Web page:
Freaks and geeks
Growing up is hard to do in these monologues and musicals
Published: May 26, 2011
I have staged my share of musicals for kids and to actually find shows worthy of producing, I’ve had to read through myriad scripts and songs ranging from amateurishly mediocre to categorically awful. The best I can say about 13, the Musical, is that this show is … not awful. Yes, the characters are stock and the book (by Dan Elish and Robert Horn) is tiresome and formulaic, but there are some really good songs by Jason Robert Brown, and even a few funny jokes.
And like the show itself, the youthful cast of this coming-of-age saga is a mixed bag – good singers with big sounds and less talented performers whose voices can’t be heard beyond the fourth row. But unlike on TV’s “Glee,” when a bad note is hit it can’t be “sweetened” in post-production. And there are lots of bad notes. Furthermore, in the opening-day production that I saw, the exuberant company was not helped by the sound man: One of the show’s leads was not miked at all; another lead’s mic did not work; and the music track tended to overwhelm most of the cast, most of the time.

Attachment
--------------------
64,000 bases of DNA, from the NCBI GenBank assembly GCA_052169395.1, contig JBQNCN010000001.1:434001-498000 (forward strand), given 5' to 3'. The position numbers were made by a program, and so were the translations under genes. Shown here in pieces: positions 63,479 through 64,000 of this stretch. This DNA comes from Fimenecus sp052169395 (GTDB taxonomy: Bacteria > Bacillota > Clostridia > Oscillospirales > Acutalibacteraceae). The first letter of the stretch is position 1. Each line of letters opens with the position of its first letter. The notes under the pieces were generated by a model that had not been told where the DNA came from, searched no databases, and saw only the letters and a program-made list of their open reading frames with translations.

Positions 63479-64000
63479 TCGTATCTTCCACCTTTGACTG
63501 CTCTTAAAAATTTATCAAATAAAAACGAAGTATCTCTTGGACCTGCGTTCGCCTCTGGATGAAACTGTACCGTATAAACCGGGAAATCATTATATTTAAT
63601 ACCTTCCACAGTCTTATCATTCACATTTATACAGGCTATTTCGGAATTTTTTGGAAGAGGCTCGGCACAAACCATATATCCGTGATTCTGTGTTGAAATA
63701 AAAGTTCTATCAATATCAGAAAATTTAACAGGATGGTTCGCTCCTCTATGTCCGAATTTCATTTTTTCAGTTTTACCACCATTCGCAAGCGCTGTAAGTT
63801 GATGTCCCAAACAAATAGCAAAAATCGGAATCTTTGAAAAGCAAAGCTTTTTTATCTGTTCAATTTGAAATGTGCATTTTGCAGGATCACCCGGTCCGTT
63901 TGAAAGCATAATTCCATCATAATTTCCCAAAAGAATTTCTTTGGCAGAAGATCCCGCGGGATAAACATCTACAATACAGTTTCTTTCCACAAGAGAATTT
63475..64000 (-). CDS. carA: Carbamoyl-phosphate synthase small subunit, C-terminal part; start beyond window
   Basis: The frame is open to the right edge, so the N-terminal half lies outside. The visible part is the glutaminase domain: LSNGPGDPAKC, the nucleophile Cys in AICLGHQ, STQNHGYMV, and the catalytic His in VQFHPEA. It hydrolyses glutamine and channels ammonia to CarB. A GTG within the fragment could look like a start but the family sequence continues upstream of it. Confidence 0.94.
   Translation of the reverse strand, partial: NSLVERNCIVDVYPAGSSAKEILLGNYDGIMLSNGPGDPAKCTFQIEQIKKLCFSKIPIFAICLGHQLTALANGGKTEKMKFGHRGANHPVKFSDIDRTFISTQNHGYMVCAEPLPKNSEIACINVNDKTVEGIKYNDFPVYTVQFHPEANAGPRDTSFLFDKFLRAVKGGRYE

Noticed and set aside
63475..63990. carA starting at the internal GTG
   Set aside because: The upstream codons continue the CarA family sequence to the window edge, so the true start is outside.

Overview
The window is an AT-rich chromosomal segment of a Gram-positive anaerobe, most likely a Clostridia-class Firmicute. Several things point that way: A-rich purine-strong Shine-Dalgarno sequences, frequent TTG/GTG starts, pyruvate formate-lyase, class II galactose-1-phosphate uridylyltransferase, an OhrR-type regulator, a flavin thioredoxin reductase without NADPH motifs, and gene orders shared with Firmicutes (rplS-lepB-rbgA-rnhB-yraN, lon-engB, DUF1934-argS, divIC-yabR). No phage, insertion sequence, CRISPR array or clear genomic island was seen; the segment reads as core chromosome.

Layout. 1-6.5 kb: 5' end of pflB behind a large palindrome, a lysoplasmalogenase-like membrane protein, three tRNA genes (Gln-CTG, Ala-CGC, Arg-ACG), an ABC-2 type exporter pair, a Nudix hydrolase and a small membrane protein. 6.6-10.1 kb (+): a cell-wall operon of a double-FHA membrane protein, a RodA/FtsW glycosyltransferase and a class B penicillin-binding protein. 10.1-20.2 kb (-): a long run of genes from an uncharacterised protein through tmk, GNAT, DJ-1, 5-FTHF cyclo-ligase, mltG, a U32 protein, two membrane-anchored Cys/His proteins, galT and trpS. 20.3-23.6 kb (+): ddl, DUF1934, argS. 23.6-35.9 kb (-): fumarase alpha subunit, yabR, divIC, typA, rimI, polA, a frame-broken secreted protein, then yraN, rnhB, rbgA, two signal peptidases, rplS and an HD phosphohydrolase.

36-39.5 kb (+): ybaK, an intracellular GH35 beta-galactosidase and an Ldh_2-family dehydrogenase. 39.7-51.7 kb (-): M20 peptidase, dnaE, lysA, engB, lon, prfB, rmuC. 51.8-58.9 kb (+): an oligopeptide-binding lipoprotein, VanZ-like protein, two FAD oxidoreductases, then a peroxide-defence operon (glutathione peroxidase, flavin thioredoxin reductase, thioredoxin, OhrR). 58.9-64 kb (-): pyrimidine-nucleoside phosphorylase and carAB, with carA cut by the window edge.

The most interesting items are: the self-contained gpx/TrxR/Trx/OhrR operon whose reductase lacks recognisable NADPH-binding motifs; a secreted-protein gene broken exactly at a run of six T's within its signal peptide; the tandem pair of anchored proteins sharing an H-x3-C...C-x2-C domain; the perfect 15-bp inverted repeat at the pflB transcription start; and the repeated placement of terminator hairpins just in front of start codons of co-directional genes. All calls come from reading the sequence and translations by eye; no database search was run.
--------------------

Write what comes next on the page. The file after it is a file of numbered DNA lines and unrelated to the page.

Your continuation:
All that said, directors Tim Hanes and Sara Catherine Barnes have whipped up an engaging soufflé with high-energy choreography and some bits of fine acting. Yes, it’s hard to watch other people’s children perform for 90 minutes – what’s endearing to Mom and Dad may not ingratiate the lay theatergoer – but when you hear the entire teenage ensemble singing their hearts out in harmony, one can make the case that there is no more joyful noise under heaven. And at least they’re not texting.
A few minutes into Tod Kimbro’s goth-rock musical comedy, Suckers, a Freaky Little Musical, I realized that I’d seen this edgy, leather-clad look at the ’90s some years ago in a previous incarnation. No matter. The story and its characters didn’t hold much meaning for me the first time either, so watching it again was merely an excuse to listen once more to Kimbro’s ear-catching tunes. This time they were sung by the kind of voices that might have begun their stage careers in 13, the Musical, but then left their less-talented mates behind to enter the realm of the truly professional.
Directed by Michael Marinaccio, the troupe of Jessi Riese, Josh Roth, Erin Brenna and Corey Volence belted out Kimbro’s high-energy lyrics with savvy insouciance, backed up by the relentless passion of Kimbro himself on the keyboards and Rob Vandivier on bass. The show is merely a trifle from Kimbro’s vast musical storehouse of original songs and theatrical musings, but any time he’s on stage, I’m gonna try and grab a seat. You should too.
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